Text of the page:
Cattiva TFAO Mobile Blood Donation Bank
(Image credit: press)

One of Gurjit Singh Matharoo's passions is transportation design. The Ahmedabad-based architect's (see the current issue of Wallpaper* (120) for a profile) buildings are rich, textural exercises in sculptural concrete, but when it comes to mobile design, his aesthetic approach is very different. The Cattiva TFAO is a case in point.

Matharoo’s mobile blood donation bank

(Image credit: press)

See more images of Matharoo's mobile blood donation bank

Designed from 2003 to 2004 and built in 2005, the Cattiva is a mobile blood bank, a striking machine designed to draw crowds and draw blood, upping the region's vital stock of surplus plasma.

Built in conjunction with the Prathama Blood Centre in Ahmedabad, the Cattiva stalks the streets of Ahmedabad, Mumbai and Chennai, seducing the uncertain into giving something back. TFAO stands for 'the fangs are out', and there's something rather vampiric about this bold yellow beast.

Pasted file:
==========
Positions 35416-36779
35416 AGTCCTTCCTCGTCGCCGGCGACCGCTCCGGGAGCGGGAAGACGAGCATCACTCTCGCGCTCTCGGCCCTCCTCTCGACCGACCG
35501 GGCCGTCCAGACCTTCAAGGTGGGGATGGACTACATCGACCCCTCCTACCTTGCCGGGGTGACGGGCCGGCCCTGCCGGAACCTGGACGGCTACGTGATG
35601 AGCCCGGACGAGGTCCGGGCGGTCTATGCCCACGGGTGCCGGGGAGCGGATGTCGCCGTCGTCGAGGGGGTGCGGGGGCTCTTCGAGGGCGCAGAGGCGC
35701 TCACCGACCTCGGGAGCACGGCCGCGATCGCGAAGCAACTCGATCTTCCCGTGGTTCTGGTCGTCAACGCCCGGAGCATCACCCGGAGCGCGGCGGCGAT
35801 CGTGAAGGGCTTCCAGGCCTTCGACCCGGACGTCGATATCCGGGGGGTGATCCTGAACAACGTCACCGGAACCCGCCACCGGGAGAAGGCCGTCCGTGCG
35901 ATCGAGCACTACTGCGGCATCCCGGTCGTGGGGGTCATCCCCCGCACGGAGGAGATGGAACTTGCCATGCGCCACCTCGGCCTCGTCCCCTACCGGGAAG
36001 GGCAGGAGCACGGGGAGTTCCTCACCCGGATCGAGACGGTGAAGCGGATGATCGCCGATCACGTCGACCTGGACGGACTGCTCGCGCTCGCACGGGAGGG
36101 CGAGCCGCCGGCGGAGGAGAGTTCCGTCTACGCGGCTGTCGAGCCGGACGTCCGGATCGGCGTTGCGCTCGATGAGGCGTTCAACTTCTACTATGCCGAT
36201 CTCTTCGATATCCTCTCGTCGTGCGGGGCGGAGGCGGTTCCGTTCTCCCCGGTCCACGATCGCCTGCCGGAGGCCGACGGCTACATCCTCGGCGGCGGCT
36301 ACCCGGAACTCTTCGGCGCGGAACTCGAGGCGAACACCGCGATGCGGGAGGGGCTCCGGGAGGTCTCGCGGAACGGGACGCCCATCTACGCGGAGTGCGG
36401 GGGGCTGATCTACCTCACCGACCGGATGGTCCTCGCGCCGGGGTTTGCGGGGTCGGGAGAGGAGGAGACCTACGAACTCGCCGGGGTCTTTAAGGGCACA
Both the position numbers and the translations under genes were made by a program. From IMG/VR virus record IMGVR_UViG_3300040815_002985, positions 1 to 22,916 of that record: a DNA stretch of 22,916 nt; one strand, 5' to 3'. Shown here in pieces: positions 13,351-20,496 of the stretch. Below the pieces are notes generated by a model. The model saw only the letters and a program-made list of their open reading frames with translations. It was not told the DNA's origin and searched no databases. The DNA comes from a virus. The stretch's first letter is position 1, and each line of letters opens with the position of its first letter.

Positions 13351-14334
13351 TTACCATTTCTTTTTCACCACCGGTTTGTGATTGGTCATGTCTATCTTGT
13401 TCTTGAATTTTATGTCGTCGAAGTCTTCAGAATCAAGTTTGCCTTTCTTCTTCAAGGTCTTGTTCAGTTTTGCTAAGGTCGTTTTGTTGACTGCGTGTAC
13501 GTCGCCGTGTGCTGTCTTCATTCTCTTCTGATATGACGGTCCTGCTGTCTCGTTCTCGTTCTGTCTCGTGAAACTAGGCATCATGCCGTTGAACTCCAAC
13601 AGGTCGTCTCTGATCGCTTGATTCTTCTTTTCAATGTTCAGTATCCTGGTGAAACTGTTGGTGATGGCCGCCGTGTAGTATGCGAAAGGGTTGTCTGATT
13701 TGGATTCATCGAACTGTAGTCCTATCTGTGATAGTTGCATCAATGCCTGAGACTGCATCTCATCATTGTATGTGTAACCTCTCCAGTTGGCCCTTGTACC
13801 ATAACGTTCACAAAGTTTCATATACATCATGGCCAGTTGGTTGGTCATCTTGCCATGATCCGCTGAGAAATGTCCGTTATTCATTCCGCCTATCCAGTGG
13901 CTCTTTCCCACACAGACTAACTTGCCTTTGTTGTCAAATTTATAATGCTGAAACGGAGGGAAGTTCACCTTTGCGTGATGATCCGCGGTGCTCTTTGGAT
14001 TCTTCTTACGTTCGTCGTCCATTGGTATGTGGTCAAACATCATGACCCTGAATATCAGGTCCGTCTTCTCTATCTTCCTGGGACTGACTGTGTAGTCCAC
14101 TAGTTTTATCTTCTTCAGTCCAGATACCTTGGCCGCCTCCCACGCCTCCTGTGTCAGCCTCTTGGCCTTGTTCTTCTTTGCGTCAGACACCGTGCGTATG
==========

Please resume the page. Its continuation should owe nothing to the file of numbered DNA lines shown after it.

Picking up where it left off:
Based on a Tata 1616 bus platform, the Cattiva is unlike anything else on the roads. With its angular superstructure, raised cab and ducts and vents it looks more like the output of Sant'Agata rather than a backstreet metal beating workshop. The project has been a major success, and a new Cattiva is currently under construction and should hit the streets in a month's time.

Ellie Stathaki is the Architecture & Environment Director at Wallpaper*. She trained as an architect at the Aristotle University of Thessaloniki in Greece and studied architectural history at the Bartlett in London. Now an established journalist, she has been a member of the Wallpaper* team since 2006, visiting buildings across the globe and interviewing leading architects such as Tadao Ando and Rem Koolhaas. Ellie has also taken part in judging panels, moderated events, curated shows and contributed in books, such as The Contemporary House (Thames & Hudson, 2018), Glenn Sestig Architecture Diary (2020) and House London (2022).